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Key partners working together to stem obesity epidemic

Patricia B. Crawford
Webmaster Email: wsuckow@ucanr.edu

Key partners working together to stem obesity epidemic

Share using any of the popular social networks Share by sending an email Print article
Share using any of the popular social networks Share by sending an email Print article

Authors

Patricia B. Crawford , UC Berkeley

Publication Information

California Agriculture 61(3):98-98.

Published July 01, 2007

PDF  |  Citation  |  Permissions

Author Affiliations show

Full text

Patricia B. Crawford

Childhood obesity is one of the most serious health problems facing our state. A child born today is three times more likely to be overweight by age 18 than a child born 30 years ago. Today's young children also face a onein-three lifetime risk of developing type 2 diabetes — if they are Latino, a 50% chance — and an increased risk of heart disease, hypertension and certain forms of cancer. Our health care system, already stretched, may collapse under the “weight” of this situation.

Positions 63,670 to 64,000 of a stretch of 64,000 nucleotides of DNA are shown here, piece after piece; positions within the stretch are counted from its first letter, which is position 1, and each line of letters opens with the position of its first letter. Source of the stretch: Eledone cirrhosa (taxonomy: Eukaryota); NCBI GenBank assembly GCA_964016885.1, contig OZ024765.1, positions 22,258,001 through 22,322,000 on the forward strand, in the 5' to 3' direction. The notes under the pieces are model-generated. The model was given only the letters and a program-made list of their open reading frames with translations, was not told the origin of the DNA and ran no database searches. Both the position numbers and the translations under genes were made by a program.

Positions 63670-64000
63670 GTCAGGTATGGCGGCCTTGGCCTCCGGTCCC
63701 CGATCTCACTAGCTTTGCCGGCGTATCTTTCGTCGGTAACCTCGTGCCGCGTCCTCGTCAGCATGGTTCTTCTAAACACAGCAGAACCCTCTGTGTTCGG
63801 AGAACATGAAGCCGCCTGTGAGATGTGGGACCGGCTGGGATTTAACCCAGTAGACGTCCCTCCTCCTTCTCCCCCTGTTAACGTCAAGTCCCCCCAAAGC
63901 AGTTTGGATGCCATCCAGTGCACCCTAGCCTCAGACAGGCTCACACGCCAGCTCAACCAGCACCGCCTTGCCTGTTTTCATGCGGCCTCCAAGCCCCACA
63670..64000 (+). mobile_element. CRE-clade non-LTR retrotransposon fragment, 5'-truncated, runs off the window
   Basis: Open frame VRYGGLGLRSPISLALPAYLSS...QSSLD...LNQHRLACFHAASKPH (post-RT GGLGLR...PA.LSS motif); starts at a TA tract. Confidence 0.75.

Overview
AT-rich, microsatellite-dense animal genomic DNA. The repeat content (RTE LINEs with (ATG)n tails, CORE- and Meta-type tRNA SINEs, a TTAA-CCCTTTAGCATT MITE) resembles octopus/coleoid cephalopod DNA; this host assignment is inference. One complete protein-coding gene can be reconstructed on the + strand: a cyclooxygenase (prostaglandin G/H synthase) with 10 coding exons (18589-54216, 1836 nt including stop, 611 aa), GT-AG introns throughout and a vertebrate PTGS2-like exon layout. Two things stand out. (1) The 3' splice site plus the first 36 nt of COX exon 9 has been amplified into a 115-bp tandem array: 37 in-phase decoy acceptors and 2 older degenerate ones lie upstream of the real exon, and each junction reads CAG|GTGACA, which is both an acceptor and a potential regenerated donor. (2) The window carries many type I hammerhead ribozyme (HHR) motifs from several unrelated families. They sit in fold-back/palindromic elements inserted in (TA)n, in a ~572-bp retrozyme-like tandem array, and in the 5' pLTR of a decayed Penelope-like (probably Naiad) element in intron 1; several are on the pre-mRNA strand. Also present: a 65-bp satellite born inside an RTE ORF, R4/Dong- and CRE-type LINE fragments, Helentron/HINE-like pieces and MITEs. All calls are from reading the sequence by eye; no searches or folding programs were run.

Recognition is growing that the causes and solutions are not to be found in the health sector alone, but rather in the larger societal and environmental context. We must scrutinize the environmental factors that can act as barriers to healthy eating, including food cost, availability and marketing, as well as physical, economic and logistical limits on children's daily physical activity. For example, a study by the Kaiser Family Foundation found that a typical 8- to 12-year-old child may see more than 7,000 food and beverage commercials in a year, and few if any promote healthy foods such as fruits and vegetables. Fewer than 2% of our nation's children actually eat meals that meet the current recommended Dietary Guidelines.